by Natalie Ran

While the nation paused this week to reflect on the tragedy of 9/11, the passage of time hasn’t made it any easier to adequately articulate the horror of that day’s events, which many consider to be indescribable.

Imagining Home by Susan Farrell.

Imagining Home by Susan Farrell. (Photo by Reese Moore)

Even seasoned writers have long grappled with the difficult task of putting devastating events into words, says Susan Farrell, an English professor at the College of Charleston whose latest book, Imagining Home: American War Fiction from Hemingway to 9/11, provides a thoughtful critique of popular war fiction, including works by Ernest Hemingway, Kurt Vonnegut and Tim O’Brien.

“The trauma of 9/11, then, is often referred to as  ‘unrepresentable’ or ‘unspeakable,’” says Farrell. “But what I noticed in teaching this body of literature is that it really has a great deal in common with previous American war literature. For at least the past 100 years, since Ernest Hemingway wrote his novels and stories about the First World War, American writers have been concerned with the inadequacy of ordinary language to describe war and wartime trauma.”

RELATED: Susan Farrell recommends five books that confront the tragedy of 9/11.

Farrell uses her book as a platform to forge an important connection between 20th and 21st century American war fiction by looking through two different lenses. Her genuine interest in 9/11-based literature was the impetus behind this re-evaluation of war fiction that she deems as not only beyond description, but also gendered. Stiff male and female stereotypes are highly detectable in both eras of literary fiction, she says.

While many works of well-known war fiction pursue gendered ideas of masculine frontlines and feminine domesticity, Farrell investigated a collection of works that dispute these wartime roles. The American war writers I examine in the book all challenge such traditional gender stereotypes. They show male characters who struggle with conventional expectations of masculine courage and camaraderie, and who, above all, long for home in the midst of war. But traditional ideas about home and domesticity turn out to be illusions as well — homes are not safe havens in the world of war, completely separate from the frontlines, and women are neither innocents to be protected nor nurturers whose job is to replenish men spiritually.”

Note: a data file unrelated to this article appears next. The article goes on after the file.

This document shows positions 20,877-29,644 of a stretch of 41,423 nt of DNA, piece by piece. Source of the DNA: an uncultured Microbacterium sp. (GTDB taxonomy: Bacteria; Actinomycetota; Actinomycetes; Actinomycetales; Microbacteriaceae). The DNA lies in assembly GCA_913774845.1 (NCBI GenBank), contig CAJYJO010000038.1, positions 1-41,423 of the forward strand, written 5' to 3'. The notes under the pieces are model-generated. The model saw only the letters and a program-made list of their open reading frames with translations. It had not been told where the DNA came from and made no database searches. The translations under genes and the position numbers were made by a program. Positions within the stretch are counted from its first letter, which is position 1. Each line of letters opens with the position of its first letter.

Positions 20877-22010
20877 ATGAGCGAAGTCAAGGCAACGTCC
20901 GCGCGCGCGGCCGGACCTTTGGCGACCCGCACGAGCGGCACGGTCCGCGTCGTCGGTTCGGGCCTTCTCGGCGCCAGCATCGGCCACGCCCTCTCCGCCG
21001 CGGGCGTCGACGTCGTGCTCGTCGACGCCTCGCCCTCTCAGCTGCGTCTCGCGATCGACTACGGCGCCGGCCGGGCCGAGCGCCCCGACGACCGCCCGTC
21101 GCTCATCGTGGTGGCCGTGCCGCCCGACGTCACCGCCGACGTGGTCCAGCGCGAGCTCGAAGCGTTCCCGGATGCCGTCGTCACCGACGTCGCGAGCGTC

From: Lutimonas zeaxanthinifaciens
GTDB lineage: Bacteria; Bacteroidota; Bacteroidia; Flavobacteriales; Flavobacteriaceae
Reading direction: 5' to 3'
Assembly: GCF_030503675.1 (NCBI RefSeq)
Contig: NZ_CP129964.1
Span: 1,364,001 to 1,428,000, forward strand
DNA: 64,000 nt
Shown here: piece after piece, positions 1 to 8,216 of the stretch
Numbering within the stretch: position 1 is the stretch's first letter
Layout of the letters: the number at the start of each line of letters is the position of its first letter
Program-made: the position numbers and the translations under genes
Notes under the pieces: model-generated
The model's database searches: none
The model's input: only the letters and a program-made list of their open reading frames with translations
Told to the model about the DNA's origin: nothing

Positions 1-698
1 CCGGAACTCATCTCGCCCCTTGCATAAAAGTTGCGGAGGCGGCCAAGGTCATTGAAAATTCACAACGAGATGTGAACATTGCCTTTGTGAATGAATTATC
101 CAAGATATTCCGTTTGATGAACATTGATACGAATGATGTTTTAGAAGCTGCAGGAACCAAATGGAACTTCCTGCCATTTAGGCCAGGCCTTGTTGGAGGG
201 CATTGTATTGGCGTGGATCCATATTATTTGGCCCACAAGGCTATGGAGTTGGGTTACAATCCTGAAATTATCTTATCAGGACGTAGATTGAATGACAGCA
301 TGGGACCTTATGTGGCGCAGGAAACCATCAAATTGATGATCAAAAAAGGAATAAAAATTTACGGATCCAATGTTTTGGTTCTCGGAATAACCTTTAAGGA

Another aim of her book, Farrell says, is to expose the false perception that the homefront is contained inside its own protective sphere by highlighting work that blurs the line between guarded domestic life and the violence of global politics.

Farrell’s research and published work on American war fiction are closely intertwined with her teaching, which includes courses on 20th and 21st century war fiction as well as past courses on the Vietnam War and 9/11 war fiction. She finds that her students embrace the subject of war fiction and recognize that the world of literary fiction allows authors to tell war stories through an emotional perspective that facts cannot create.

“It can be a difficult and painful genre to read, no doubt, but it can also be eye-opening and truly create empathy for the suffering of people in tragic circumstances.”


Feature photo by Reese Moore.